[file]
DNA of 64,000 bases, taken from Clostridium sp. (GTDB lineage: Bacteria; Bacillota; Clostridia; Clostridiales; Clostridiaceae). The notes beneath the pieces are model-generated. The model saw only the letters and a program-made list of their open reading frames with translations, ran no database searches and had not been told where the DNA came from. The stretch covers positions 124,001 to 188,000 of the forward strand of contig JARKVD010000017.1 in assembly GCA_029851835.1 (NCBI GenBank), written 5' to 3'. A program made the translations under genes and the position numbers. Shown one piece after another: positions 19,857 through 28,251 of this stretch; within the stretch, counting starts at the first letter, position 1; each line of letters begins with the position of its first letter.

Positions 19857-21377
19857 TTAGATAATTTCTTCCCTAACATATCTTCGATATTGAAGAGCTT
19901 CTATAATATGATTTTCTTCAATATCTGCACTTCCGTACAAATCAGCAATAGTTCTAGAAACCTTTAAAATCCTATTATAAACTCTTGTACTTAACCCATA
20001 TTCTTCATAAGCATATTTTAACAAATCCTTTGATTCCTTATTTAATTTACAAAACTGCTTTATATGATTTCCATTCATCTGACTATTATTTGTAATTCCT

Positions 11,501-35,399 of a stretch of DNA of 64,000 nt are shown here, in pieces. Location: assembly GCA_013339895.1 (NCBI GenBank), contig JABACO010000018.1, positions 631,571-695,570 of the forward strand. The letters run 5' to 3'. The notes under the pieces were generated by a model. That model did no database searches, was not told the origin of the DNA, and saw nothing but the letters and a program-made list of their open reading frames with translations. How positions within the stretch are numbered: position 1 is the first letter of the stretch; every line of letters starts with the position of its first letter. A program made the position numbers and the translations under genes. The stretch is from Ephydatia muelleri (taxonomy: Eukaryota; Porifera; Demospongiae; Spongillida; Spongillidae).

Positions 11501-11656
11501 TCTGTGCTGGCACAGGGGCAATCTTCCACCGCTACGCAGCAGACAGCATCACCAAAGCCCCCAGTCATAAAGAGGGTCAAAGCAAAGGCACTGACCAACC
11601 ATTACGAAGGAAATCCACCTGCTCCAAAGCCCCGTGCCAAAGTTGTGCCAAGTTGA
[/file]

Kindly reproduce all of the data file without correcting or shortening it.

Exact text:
DNA of 64,000 bases, taken from Clostridium sp. (GTDB lineage: Bacteria; Bacillota; Clostridia; Clostridiales; Clostridiaceae). The notes beneath the pieces are model-generated. The model saw only the letters and a program-made list of their open reading frames with translations, ran no database searches and had not been told where the DNA came from. The stretch covers positions 124,001 to 188,000 of the forward strand of contig JARKVD010000017.1 in assembly GCA_029851835.1 (NCBI GenBank), written 5' to 3'. A program made the translations under genes and the position numbers. Shown one piece after another: positions 19,857 through 28,251 of this stretch; within the stretch, counting starts at the first letter, position 1; each line of letters begins with the position of its first letter.

Positions 19857-21377
19857 TTAGATAATTTCTTCCCTAACATATCTTCGATATTGAAGAGCTT
19901 CTATAATATGATTTTCTTCAATATCTGCACTTCCGTACAAATCAGCAATAGTTCTAGAAACCTTTAAAATCCTATTATAAACTCTTGTACTTAACCCATA
20001 TTCTTCATAAGCATATTTTAACAAATCCTTTGATTCCTTATTTAATTTACAAAACTGCTTTATATGATTTCCATTCATCTGACTATTATTTGTAATTCCT

Positions 11,501-35,399 of a stretch of DNA of 64,000 nt are shown here, in pieces. Location: assembly GCA_013339895.1 (NCBI GenBank), contig JABACO010000018.1, positions 631,571-695,570 of the forward strand. The letters run 5' to 3'. The notes under the pieces were generated by a model. That model did no database searches, was not told the origin of the DNA, and saw nothing but the letters and a program-made list of their open reading frames with translations. How positions within the stretch are numbered: position 1 is the first letter of the stretch; every line of letters starts with the position of its first letter. A program made the position numbers and the translations under genes. The stretch is from Ephydatia muelleri (taxonomy: Eukaryota; Porifera; Demospongiae; Spongillida; Spongillidae).

Positions 11501-11656
11501 TCTGTGCTGGCACAGGGGCAATCTTCCACCGCTACGCAGCAGACAGCATCACCAAAGCCCCCAGTCATAAAGAGGGTCAAAGCAAAGGCACTGACCAACC
11601 ATTACGAAGGAAATCCACCTGCTCCAAAGCCCCGTGCCAAAGTTGTGCCAAGTTGA